Rare snakes, lizards and turtles face a fight for survival according to a report from the Zoological Society of London and the IUCN Species Survival Commission.
It has been estimated that 19% of the world’s reptiles are threatened with extinction.
The claim is made in a paper published last week by the Zoological Society of London (ZSL) in conjunction with experts from the IUCN Species Survival Commission (SSC).
Printed in the journal Biological Conservation, more than 200 world renowned experts worked on the study, which assessed the extinction risk of 1,500 randomly selected reptiles from across the globe.
Out of the estimated 19% of reptiles threatened with extinction, 12% classified as critically endangered, 41% endangered and 47% were classed as vulnerable.
Three critically endangered species were also highlighted as possibly extinct. One of these, a jungle runner lizard Ameiva vittata, has only ever been recorded in one part of Bolivia.
Levels of threat remain particularly high in tropical regions, mainly as a result of habitat conversion for agriculture and logging. With the lizard’s habitat virtually destroyed, two recent searches for the species have been unsuccessful.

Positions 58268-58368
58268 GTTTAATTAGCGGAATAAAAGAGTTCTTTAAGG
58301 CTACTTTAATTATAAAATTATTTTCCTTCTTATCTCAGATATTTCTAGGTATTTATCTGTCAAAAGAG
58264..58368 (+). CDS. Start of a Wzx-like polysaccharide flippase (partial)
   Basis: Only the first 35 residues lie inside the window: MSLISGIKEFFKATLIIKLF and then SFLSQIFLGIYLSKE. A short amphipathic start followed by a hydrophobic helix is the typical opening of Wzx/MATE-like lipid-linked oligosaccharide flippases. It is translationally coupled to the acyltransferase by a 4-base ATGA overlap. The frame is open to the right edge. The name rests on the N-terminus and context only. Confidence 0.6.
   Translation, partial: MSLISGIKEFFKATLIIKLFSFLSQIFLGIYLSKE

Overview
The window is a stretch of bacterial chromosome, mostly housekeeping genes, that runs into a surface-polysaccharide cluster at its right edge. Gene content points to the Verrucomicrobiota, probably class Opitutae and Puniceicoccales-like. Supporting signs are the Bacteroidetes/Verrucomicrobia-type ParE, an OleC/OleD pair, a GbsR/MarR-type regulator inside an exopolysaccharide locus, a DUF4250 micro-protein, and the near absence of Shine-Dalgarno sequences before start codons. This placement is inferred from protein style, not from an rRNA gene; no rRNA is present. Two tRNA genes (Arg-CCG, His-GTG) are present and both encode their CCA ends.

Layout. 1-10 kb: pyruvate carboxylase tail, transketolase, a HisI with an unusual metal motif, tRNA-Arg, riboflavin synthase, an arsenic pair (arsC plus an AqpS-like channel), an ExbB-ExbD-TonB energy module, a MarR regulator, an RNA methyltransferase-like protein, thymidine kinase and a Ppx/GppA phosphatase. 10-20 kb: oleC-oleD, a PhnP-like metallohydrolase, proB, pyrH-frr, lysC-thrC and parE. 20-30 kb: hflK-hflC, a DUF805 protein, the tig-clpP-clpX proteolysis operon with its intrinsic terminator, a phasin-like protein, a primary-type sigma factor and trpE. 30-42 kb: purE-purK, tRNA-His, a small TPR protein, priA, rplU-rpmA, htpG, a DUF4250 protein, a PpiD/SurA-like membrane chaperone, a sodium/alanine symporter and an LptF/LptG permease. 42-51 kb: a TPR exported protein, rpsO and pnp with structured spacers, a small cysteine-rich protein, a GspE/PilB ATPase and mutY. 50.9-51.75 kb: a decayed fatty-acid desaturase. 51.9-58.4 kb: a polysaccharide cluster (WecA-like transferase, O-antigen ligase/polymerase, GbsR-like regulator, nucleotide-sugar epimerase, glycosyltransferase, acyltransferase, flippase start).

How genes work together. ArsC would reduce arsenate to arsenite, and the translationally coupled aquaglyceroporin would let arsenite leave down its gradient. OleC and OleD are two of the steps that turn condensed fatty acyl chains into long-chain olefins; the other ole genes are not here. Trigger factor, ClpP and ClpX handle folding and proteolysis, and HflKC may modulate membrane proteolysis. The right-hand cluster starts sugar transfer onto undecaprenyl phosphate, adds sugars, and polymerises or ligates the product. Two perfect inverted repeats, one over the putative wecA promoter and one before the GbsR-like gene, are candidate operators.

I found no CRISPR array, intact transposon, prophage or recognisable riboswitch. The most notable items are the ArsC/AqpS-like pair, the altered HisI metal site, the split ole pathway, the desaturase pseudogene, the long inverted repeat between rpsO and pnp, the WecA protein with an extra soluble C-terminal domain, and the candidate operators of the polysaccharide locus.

Dr Monika Böhm, lead author on the paper, said: “Reptiles are often associated with extreme habitats and tough environmental conditions, so it is easy to assume that they will be fine in our changing world.
“However, many species are very highly specialised in terms of habitat use and the climatic conditions they require for day to day functioning. This makes them particularly sensitive to environmental changes.”
Extinction risk is not evenly spread throughout this highly diverse group: freshwater turtles are at particularly high risk, mirroring greater levels of threat in freshwater biodiversity around the world.
Overall, this study estimated 30% of freshwater reptiles to be close to extinction, which rises to 50% when considering freshwater turtles alone, as they are also affected by national and international trade.
ZSL and IUCN will continue to work with collaborating organisations to ensure reptiles are considered in conservation planning alongside more charismatic mammal species.